The statistics show that a third of UK employees have worked while unwell since the beginning of the pandemic.
Presenteeism isn’t an issue exclusive to COVID. However, as we make our way through the winter months, and a new variant spreads, coming into work can have a serious impact on staff health.
Let’s take a look at how serious a problem it is, and how to address it in your workplace…
Presenteeism and Covid statistics
First, a report by insurer Direct Line Group found the following:
- 80% would still visit the office with a headache
- 66% would still visit the office with a sore throat
- 48% would still visit the office with a cough
- 47% would still visit the office with sickness or diarrhoea
- 35% would still visit the office with a high temperature
High temperatures and coughs are key symptoms of COVID. Aside from these symptoms, Direct Line estimates that 2.9 million workers would continue to travel into the office if they felt unwell in general.
Second, a survey by Canada Life UK found that 35% of staff had worked while unwell over the last 18 months. More than a quarter of those said the main reason for working while ill was the size of their workload.
Together, these reports indicate a worrying trend.
But how dangerous is it really? Should you just take an employee’s word that they are well enough to work?
Why is this an issue?
There are plenty of reasons why presenteeism puts your workforce, and your business, at risk. It can have a detrimental effect on morale and overall wellbeing. This attitude also tends to spread as a contagion. It sets an expectation for others who may feel pressured to come in despite not feeling well enough to do so. This in turn leads to higher staff turnover.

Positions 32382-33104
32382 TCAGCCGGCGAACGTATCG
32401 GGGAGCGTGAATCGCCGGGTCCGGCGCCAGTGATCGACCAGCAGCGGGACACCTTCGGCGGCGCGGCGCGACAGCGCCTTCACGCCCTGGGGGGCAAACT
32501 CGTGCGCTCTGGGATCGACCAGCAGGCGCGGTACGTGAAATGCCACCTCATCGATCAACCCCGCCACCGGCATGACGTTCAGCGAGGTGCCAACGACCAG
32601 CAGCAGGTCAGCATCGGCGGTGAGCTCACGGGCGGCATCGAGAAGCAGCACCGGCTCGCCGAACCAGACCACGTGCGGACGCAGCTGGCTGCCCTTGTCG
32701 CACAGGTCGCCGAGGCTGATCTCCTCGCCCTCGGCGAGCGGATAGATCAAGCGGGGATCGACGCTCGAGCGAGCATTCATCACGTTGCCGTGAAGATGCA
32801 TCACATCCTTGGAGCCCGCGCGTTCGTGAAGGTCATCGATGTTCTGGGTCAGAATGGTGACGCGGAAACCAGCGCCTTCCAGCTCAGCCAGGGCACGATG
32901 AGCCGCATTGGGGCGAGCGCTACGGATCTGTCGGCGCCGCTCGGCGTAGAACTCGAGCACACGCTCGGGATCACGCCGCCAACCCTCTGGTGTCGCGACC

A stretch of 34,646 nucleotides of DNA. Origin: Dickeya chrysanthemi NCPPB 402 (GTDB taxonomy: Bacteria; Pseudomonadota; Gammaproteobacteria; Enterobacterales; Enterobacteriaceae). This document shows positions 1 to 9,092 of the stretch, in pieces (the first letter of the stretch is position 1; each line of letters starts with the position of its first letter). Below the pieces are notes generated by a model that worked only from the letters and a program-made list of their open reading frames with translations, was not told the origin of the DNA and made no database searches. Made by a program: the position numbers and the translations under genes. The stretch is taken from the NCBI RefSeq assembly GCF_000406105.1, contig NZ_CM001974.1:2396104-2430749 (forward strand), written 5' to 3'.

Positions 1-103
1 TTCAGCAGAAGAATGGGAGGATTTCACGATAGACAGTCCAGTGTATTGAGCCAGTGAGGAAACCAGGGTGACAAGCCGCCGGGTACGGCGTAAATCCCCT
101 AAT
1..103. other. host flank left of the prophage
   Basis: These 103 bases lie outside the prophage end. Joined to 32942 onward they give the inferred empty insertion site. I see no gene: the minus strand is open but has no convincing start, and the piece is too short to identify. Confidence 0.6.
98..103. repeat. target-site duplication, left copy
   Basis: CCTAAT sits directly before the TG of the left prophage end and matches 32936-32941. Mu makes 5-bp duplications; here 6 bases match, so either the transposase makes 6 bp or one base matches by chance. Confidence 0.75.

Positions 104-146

With regards to COVID, the risks are also transmissible—literally. When it comes to the safety and wellbeing of your staff, you must judge which prevention measures suit your workplace best. In many industries, workers cannot practically distance or wear masks. However, doing nothing at all presents a significant risk to your staff. If one person only shows up with Covid, you’ll soon face a situation where more employees need to self-isolate.
There is an added risk in customer-facing roles, or in the care/medical industries. Those on the front-line could pass the virus on to the general public or the clinically vulnerable.
Finally, there is the risk to the individual themselves. If an employee is ill with COVID, they should be isolating at home, or seeking treatment if their condition is serious. Performing their role despite their illness puts them at risk, especially if their job involves physical labour.
Presenteeism in the care and charity sectors
There is an added challenge for those working in certain sectors, such as care or medical practices. From 1st April 2022, healthcare provider delivering CQC regulated activity will only be able to employ staff who have face-to-face contact with patients if they’re fully vaccinated. The two exceptions to this are:
- If the individual is under the age of 18
- If the individual is medically exempt
The regulations enforcing this rule are likely to be approved in January. Following this, the rules will take effect 12 weeks later, allowing for a grace period. Under the current rules, staff need to have had their first dose by 3rd February, and have had their two-dose primary vaccination before 1st April 2022.
Make sure you prepare for all of the HR and health & safety challenges this could cause in good time. If you need a second opinion, or expert advice, speak to one of our consultants today on 01455 858 132.
What should I do?
If a member of staff turns up to work with COVID symptoms, you should encourage them to go home and take a test. In light of the new Omicron variant, there are a few things you can do:
- Review your current working practices
- Review the prevention methods you have in place
- Review or conduct a fresh risk assessment
- Consider hybrid/flexible working
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